What does it mean to have a Guaranteed and Viable Curriculum?
A Guaranteed and Viable Curriculum (GVC) ensures that all students have an equal opportunity to learn. Each student will have access to a highly effective teacher, and access to the same content, knowledge and skills in each class.
What is a Guaranteed Curriculum? Every student is provided the opportunity to learn a core curriculum which provides them with the probability of success in school.
What is a Viable Curriculum? Schools make sure that the necessary time is available and protected so students will be able to learn the guaranteed curriculum.
Creating a horizontal sequence of what needs to be learned across individual grade levels or courses as well as a vertical sequence from grade level to grade level or from course to course. Teachers align the curriculum with the Victorian Standards
Preparing a Guaranteed Curriculum requires that teachers have adequate time to prepare, instruct and assess, and that students have adequate time to receive, process, and retain new information. Viable Curriculum means that the Essential Learning Statements, pacing guide and daily instruction are all manageable and can be realistically taught to mastery levels in the year.
Essential Learning Statements Grade 4
Reading and Viewing
Identify features of online texts that enhance readability
Use knowledge of letter sound relationships and blending and segmenting to read more complex words
Describe literal meaning connecting ideas in different texts
Describe implied meaning and make connections with the text.
Explain how language features, images and vocabulary are used to engage the interests of audiences
Use the context of a sentence, paragraph, or whole text to determine the meaning of a word to support understanding
Understand that texts have different structures depending on the purpose and context.
They use accurate punctuation rereading and editing their work to improve meaning.
Use accurate spelling.
Use language features to create coherence to add detail to their text. They select vocabulary from a range of sources, rereading and editing to improve meaning.
Creates well structured, extended imaginative, informative and persuasive texts applying knowledge of text structures for a given audience. Key ideas are supported or extended upon using cohesive devices.
Demonstrate understanding of grammar, rereading and editing their work to improve meaning.
Fluently and legibly writes using consistently sized, joined lowercase letters in Victorian modern cursive.
Works through the stages (plan, draft, edit, revise, publish) to enhance content and structure.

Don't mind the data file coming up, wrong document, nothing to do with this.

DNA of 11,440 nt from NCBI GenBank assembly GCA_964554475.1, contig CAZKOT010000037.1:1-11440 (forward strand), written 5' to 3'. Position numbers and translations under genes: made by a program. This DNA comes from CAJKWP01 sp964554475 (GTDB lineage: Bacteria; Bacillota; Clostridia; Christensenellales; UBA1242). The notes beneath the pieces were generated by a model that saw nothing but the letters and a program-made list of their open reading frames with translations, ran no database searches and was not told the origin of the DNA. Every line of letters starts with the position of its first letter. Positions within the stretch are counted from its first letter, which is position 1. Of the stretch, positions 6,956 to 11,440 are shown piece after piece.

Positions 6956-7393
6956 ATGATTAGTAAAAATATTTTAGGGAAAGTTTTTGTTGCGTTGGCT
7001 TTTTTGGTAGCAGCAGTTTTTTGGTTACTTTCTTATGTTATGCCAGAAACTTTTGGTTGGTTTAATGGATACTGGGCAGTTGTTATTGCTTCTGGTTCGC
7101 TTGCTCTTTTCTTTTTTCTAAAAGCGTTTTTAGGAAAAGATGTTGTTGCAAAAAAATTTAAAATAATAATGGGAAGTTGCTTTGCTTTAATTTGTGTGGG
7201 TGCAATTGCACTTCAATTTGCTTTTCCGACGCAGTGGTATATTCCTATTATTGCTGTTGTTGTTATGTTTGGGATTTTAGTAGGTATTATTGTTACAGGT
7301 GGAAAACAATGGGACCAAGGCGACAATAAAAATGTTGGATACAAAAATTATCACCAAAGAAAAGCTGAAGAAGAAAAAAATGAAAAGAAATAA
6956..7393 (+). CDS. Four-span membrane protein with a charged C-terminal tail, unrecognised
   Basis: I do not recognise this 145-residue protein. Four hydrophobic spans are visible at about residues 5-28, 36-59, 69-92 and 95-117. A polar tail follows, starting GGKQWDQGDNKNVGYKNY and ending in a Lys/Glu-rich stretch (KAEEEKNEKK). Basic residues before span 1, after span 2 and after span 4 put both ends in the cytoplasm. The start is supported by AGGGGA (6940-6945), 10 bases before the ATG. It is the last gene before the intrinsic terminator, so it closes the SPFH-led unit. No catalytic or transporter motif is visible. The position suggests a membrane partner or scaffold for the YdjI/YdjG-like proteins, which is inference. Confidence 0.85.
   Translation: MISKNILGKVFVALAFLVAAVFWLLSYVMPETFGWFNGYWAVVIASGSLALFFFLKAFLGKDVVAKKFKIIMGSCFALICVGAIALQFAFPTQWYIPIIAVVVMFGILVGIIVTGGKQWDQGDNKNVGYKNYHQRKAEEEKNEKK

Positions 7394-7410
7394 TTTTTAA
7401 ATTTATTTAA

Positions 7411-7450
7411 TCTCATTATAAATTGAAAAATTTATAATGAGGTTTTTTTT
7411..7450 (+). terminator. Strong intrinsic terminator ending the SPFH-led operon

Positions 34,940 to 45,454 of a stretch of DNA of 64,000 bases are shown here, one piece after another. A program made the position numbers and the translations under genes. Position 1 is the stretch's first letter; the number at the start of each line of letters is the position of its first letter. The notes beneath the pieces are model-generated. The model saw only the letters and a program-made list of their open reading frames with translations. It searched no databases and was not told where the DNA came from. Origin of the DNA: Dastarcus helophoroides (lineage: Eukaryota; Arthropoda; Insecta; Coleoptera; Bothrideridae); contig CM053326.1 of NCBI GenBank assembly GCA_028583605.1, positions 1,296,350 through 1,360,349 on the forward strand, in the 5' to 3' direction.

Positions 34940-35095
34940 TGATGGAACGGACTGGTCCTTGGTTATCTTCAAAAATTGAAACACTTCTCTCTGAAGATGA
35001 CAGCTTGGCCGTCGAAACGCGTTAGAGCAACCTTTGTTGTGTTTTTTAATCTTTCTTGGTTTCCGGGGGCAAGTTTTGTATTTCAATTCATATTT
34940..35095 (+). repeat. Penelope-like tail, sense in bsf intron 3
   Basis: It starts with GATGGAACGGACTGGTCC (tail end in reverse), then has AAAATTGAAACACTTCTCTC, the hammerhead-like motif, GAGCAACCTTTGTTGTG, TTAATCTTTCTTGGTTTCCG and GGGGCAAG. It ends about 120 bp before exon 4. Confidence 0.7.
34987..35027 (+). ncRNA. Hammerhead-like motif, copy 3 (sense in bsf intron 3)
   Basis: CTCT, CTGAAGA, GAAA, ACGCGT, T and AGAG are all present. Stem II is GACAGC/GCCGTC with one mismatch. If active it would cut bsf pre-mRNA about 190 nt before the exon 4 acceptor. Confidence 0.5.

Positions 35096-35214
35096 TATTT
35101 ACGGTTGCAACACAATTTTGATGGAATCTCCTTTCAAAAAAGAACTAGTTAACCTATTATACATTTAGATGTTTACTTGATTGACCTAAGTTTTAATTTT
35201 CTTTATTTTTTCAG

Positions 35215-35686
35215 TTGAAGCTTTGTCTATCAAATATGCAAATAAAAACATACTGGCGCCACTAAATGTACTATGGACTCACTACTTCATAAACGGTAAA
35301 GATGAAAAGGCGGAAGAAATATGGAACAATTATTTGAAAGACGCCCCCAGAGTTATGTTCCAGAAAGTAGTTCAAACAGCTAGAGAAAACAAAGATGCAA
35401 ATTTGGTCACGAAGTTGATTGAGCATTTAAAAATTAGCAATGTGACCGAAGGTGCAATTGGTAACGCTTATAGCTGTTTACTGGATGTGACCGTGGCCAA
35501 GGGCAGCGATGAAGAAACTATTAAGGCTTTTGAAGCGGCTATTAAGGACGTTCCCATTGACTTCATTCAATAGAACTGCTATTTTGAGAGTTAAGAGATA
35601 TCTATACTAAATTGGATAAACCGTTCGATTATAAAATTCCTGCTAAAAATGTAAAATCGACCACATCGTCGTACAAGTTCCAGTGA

Speaking and Listening
Contributes actively to class discussions and group discussions, varying language according to context.
Can collaborate, listen for key points in discussions and use the information to carry out tasks
Understands how to express an opinion based on information in a text.
Creates texts that show an understanding of how images and detail can be used to extend key ideas.
Can explain ideas for different audiences.
Number and Algebra
Continue number patterns with constant multiplication and division and continue number sequences of multiples of single digit numbers.
Solve simple purchasing problems with and without the use of digital technology. Students identify unknown quantities in number sentences.
Recall multiplication and division facts to 10 x 10. Choose appropriate strategies for calculations involving multiplication with and without the use of digital technologies and estimate answers accurately enough for the context. They use properties of odd and even numbers and describe patterns resulting in multiplication.
Locate familiar fractions on a number line, recognise common equivalent fractions in familiar context and make connections between fractions and decimal notations up to two decimal places. Students continue number sequences involving unit fractions.
Solve purchasing problems with and without the use of digital technology
Measurement and Geometry
Students compare areas of regular and irregular shapes, using informal units. They use scaled instruments to measure length, angle, area, mass, capacity, and temperature of shapes and objects.
Convert between units of time.
Classify angles in relation to a right angle.
Students create symmetrical simple and composite shapes and patterns with and without the use of digital technology.
Students interpret information contained in maps.
Statistics and probability
List the probabilities of everyday events and identify dependent and independent events.
Describe different methods for data collection and representation and evaluate their effectiveness. Construct data displays from given or collected data, with and without the use of digital technology.